As an aside, I had to Google “valedictorian“, as it’s a cultural reference that I have no experiences of. We get our results in a much more boring way where I’m from.

[1] https://kitsunesoftware.wordpress.com/2018/10/01/pocket-brai...

[2] https://kitsunesoftware.wordpress.com/2017/11/17/the-end-of-...

[3] https://worldbuilding.stackexchange.com/questions/51746/when...

[4] https://kitsunesoftware.wordpress.com/2017/11/26/you-wont-be...

I'm a bit late in my reply as I don't have notifications setup for HN but it appears you may, so here goes.

I think that it's clear that brainpower is at the very least an important metric for determining get-stuff-down power as the vast majority of human beings to ever accomplish anything of note (financial, scientific, or military success) all possessed above average intelligence in way or another. I suppose the case might be made for different kinds of intelligence, but presumably something considered worthy of the title of ASI would be competent in any conceivable dimension of intelligence.

And if it is true that brainpower is at least an important component in whatever might make up get-stuff-done power, and assuming that the level of brainpower under a hypothetical ASI's command was effectively (in relation to a human being anyway) unbounded, then whichever other (external?) metrics potentially attributable to get-stuff-done power could presumably be compensated for by the overwhelming weight of the brainpower.

I'm curious what other metrics for get-stuff-done power you might have in mind?

Why is it not a stretch? This is not a rhetorical question (in the Socratic sense) - what I'm asking for is precision.

If you literally mean infinite memory, your claim is trivially correct regardless of whether we postulate a team of 100 Elon Musks or a team of any 100 replicated adult humans in the world. Even a modest human intelligence with access to infinite memory can eventually do anything possible in a computational sense. So let's pare that back a bit, because infinities break thought experiments.

Do you mean something like 100 Elon Musks, each with a datacenter's worth of GPUs? Is that sufficiently many to conquer the Earth and do what they wish? If so, why? How would they do it? If you don't have a realistic example for how they'd do it, why are you confident they can?

All I'm saying is that much dumber people have been known to get much closer to taking over the world.

Obviously "infinite memory" and "taking over the world" are exaggerations. By "infinite memory" I mean "much more than any human have ever had, enough to memorize the internet". And by "taking over the world" I mean "be able to amass enough power to become a serious threat".

Humans, with human intelligence have already been way too close to taking over the world or causing apocalypse or whatever.

If we're talking about non-aligned AGI, we're talking, at the very least, about an ElonMusk+ powered sociopath. Isn't that already a cause for concern?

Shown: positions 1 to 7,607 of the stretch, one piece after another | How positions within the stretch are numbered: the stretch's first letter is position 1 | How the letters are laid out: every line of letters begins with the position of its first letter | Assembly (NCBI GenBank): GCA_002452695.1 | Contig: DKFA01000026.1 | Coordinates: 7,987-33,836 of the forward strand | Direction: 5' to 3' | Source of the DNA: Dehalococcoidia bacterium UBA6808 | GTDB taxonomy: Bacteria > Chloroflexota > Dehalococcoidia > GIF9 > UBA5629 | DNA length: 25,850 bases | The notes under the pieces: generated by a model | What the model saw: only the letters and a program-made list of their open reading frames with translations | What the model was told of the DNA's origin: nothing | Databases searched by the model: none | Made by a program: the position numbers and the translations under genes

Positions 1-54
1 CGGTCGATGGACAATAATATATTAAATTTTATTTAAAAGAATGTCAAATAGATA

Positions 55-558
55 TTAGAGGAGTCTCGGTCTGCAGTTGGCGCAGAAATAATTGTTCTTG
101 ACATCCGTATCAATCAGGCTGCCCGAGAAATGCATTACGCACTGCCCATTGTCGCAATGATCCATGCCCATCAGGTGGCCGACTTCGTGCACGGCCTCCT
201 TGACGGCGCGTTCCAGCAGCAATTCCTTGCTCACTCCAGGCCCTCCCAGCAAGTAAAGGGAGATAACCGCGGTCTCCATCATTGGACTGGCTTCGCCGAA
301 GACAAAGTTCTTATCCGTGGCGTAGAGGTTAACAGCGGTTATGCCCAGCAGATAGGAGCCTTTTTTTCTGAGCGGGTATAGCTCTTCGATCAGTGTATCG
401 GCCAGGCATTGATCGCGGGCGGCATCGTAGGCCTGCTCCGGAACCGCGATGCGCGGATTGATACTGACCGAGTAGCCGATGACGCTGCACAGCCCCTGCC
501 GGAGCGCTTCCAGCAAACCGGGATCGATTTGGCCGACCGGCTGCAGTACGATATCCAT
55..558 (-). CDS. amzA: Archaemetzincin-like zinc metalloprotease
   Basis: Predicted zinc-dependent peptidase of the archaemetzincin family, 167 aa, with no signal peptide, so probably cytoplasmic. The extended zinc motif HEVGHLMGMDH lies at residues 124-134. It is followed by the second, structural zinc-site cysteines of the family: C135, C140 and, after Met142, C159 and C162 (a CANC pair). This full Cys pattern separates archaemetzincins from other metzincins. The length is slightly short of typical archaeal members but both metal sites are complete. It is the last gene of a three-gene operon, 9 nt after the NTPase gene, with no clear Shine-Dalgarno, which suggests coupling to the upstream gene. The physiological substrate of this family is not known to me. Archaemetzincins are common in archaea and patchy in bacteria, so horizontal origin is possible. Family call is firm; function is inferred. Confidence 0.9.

Or, from a different perspective, imagine a business that employs 100 Elon Musks. The article claims that AGIs already exists and they're "useless". Do they? Are they?

This entire comment thread is populated by people who did not read and comtemplate the posted article.

James Clerk Maxwell was a genius, likely more intelligent than Musk, who did not take over the world.

If James Clerk Maxwell was born 10,000 years earlier, he would likely be a respected shaman or an intelligent warrior, but he would not have derived the laws of Electromagnetism without 10,000 years of scientific development.

Likewise, Elon Musk is nothing without the experimentation, empiricism, and the sum total of human knowledge accumulated to this day.

Paraphrasing the linked article, a superintelligent AGI will do nothing because physical resources and crystallized empirical knowledge is the bottleneck to human progress. Not intelligence.

Now I would like to see AGI fanatics address that core thesis.

I’m not an AGI fanatic but I will try to address it.

Due to several reasons, based on ethics, the possibility of violent reaction, etc., there is an upper bound on how much power (read work / time), or more generally performance ( results / resources) we can squeeze out of us and other fellow humans. This upper bound limits the crystalization process that you mention.

Technology enables us to push that upper bound, and it has been applied in a lot of areas - including the improvement of thought assistance (programming, excel, etc.).

But the actual thought is an untapped area that resists automation; and, following Amdahl’s law, the more you optimize a part, the more the non-optimized part weights as the reason we don’t go quicker. You can see this in the growing demand of intellectually intensive jobs in the last couple of centuries, and the huge salaries that elite workers in finance or programming command.